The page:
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Nothing beats an ice pick or awl for tracking down rotting wood in or around your home. Just jab the suspected wood with the point of the tool. If the point won't penetrate easily, the wood is sound, but if it sinks into the wood, rot is probably present. Common places for rot are the bottoms of exterior door frames, bottoms of porch posts, windowsills and other surfaces that are exposed to a great deal of moisture.

The first step in any home improvement project is to deck yourself out in proper safety gear, beginning with eyewear, said Tom Kraeutler, co-host of "Money Pit," a syndicated radio show in New York.

Designs have become hipper as more women take up home-repair work, he said. "Safety glasses have come a long way from the big old plastic ones we used to wear in biology class."

Nails can glance or pop out when least expected, especially while hammering cross-grain wood, said JoAnne Liebeler, co-author of "Do It Herself: Everything You Need to Know to Fix, Maintain, and Improve Your Home."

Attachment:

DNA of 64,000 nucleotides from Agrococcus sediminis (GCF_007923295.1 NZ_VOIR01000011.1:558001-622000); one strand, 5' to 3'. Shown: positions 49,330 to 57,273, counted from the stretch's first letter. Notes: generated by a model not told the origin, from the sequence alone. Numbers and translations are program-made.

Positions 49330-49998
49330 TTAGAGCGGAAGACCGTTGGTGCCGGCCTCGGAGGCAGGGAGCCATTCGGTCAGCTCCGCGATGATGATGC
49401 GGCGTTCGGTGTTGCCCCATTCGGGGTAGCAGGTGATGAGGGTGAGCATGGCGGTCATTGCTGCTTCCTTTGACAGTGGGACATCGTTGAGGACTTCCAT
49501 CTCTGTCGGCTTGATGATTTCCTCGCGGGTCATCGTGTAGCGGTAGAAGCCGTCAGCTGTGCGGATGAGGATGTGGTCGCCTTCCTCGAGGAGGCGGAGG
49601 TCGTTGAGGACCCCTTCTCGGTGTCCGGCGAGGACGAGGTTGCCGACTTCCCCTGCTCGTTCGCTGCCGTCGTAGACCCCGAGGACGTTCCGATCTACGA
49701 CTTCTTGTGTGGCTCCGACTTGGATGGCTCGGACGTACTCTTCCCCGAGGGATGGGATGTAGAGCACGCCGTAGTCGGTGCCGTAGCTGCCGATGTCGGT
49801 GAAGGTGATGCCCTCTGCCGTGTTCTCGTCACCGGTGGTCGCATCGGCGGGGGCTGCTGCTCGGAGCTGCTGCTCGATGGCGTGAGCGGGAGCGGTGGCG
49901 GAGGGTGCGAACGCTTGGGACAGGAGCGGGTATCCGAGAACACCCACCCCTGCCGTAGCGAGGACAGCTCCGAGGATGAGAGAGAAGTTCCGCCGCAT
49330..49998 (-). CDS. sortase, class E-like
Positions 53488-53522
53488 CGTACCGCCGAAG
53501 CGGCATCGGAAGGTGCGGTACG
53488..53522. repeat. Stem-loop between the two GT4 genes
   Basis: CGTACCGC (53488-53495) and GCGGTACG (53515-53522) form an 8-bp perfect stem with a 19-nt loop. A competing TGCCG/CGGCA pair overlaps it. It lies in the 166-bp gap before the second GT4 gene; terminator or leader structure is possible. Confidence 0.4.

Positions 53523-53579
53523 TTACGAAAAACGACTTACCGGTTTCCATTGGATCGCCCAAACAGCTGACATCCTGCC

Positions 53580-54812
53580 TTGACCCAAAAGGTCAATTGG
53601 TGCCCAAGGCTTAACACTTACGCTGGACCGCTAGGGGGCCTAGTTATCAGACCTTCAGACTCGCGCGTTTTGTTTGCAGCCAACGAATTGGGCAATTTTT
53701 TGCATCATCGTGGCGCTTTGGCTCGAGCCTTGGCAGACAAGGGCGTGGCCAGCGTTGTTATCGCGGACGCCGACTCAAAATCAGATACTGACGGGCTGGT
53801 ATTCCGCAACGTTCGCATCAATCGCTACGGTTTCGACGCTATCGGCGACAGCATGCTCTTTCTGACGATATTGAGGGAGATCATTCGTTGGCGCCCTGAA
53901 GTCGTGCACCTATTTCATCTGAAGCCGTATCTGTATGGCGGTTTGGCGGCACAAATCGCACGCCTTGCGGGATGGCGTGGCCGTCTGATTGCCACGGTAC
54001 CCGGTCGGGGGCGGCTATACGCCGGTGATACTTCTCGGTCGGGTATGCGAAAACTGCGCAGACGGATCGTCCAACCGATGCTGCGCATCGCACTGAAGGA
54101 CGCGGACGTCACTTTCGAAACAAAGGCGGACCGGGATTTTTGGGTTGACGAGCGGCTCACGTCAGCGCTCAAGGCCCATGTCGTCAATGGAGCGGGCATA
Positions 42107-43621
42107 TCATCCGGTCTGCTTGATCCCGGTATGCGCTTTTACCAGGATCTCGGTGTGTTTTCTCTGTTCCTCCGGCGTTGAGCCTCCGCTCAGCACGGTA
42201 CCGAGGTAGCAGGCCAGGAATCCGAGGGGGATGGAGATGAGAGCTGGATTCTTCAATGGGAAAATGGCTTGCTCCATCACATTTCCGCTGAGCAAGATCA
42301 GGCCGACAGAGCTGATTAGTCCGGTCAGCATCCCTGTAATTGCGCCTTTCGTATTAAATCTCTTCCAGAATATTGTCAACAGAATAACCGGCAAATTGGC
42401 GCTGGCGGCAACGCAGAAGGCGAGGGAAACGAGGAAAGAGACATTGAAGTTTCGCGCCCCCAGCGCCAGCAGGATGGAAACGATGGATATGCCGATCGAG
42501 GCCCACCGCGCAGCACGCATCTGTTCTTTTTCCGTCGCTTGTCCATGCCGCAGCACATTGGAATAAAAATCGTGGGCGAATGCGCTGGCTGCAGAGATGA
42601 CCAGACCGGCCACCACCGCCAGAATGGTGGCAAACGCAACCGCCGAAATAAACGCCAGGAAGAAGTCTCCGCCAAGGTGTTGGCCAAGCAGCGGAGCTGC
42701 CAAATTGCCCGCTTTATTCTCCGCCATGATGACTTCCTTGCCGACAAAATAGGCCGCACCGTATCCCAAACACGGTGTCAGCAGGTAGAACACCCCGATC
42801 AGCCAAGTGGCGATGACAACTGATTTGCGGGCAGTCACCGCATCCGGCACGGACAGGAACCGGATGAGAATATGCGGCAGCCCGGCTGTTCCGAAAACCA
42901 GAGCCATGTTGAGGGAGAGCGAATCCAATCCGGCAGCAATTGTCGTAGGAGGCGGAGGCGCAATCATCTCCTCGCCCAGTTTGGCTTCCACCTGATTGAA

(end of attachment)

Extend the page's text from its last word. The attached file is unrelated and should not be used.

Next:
Wearing safety glasses for any kind of saw work or hammering is essential, she said. "It seems like overkill, but it isn't."

It's also important to wear work gloves, knee pads and back braces for heavy work, Liebeler said. Make sure clothes fit well to avoid problems around power tools, and keep earplugs stocked to protect hearing in the event of prolonged noise.

For projects that involve sanding or generating airborne contaminants, keep a dust mask or the appropriate respirator on hand, depending on the toxin, Kraeutler said.

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